A Failure To Adapt

So, what happened to all of these endeavors to move Hallmark from a company reliant on manufacturing greeting cards to a company known for helping people share their feelings and enhance their relationships? They threatened the comfort zones of the senior most leaders in the company and were blocked. Senior leadership knew how to manufacture greeting cards and sell them through card shops (and later, the mass channels). But they felt far less comfortable with other types of business models. Which has led to the shrinking Hallmark of today and in some ways has provided us an example similar to Kodak.

I left soon after discovering that Hallmark would never move that far from its roots, unnecessarily stunting its future growth prospects. In fact, many senior managers left shortly after the corporate officers passed on acquiring the florist network, an acquisition that to this day I believe could have been transformational for Hallmark.

So what can marketers and leadership teams learn from this example? Here are six takeaways:

  1. Do not define your brand as a product category. It will limit its growth potential and eventually lead to its demise.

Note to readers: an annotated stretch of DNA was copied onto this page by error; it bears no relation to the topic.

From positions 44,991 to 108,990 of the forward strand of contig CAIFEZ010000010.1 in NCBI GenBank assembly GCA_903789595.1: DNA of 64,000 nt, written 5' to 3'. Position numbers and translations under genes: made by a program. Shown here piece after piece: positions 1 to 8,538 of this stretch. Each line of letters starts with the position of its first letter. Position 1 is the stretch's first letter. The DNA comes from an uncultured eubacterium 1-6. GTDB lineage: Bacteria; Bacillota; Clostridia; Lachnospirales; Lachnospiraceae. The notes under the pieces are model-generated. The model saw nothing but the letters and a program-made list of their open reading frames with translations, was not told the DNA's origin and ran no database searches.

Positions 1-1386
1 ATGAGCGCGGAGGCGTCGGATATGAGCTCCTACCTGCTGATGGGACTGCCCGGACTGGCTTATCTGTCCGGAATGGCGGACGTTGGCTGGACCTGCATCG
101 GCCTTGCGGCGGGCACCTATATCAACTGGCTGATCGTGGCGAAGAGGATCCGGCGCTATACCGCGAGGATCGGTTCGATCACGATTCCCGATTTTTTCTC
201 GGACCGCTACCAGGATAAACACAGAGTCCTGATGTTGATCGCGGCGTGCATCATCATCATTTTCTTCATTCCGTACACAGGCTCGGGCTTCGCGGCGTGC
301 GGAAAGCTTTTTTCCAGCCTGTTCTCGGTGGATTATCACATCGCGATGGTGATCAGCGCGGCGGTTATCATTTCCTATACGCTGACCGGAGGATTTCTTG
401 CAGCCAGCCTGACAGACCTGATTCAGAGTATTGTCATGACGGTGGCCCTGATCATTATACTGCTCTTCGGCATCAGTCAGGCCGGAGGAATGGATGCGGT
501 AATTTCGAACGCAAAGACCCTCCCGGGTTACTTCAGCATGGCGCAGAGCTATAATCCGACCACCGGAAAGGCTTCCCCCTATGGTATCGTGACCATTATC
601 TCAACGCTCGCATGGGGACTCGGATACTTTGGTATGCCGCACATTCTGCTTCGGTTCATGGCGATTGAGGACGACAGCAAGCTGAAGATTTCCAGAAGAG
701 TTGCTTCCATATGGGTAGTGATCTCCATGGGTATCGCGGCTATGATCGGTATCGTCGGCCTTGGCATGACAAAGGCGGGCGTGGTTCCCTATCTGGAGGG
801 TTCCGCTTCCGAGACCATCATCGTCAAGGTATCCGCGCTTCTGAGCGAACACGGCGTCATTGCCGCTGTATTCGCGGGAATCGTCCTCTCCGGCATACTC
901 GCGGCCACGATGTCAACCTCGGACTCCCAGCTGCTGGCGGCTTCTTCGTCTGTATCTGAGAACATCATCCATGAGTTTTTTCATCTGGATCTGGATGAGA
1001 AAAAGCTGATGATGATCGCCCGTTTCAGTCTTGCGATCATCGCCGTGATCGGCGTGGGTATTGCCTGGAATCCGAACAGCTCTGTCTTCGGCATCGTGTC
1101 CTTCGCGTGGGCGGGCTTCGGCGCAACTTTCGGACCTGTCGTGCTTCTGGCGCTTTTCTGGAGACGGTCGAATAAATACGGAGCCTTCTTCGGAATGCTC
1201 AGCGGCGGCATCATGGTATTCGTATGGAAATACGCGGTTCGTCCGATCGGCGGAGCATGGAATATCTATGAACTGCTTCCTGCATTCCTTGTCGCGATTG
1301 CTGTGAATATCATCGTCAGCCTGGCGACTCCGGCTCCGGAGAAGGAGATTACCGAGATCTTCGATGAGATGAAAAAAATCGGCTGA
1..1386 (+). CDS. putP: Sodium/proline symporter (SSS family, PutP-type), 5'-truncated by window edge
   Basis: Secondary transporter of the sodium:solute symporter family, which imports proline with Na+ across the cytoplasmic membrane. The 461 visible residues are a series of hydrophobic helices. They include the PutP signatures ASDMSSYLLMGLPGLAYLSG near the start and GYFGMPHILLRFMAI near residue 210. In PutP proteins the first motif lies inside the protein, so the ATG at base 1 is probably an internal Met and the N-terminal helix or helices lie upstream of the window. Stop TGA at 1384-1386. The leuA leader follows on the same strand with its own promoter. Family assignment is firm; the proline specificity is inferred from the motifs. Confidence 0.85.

2. A brand should stand for something and share values with its customers or at least promise customer benefits, especially emotional benefits.
  3. The more different types of products that can be offered to deliver on a brand’s promise, the stronger that promise becomes.
  4. Defining a brand’s promise based on values or benefits (versus product categories) potentially extends a brand’s life indefinitely.
  5. Senior leadership must buy into the brand’s promise and not be afraid to invest in new product and service categories to deliver on that promise.
  6. Brands can enter new product or service categories through mergers, acquisitions, joint ventures, licensing or internal development. Don’t limit the way you extend your brand into new categories to internal development only.

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1 Comment

Brad VanAuken on August 25th, 2015 said

One other thought on this: Organization design is important in insuring organizational success. While Hallmark employed many marketers and maintained a large creative staff, the internal skill set was mostly focused on product development and product manufacturing. The licensing department wasn’t necessarily focused on strategic licensing opportunities, but rather on opportunities brought to it by existing product-focused business units and from outside of Hallmark. Many of the outside ideas brought to Hallmark were off-base regarding the brand’s essence. For instance, one company wanted to license the Hallmark brand name for reading glasses. And the M&A department didn’t necessarily pursue strategic M&A. To a large degree, the M&A activity was in unrelated businesses (such as movie production and television channels) to reinvest Hallmark’s substantial cash flow. No one was orchestrating strategic licensing or M&A to drive an expanded, customer-benefit based vision of what Hallmark stood for.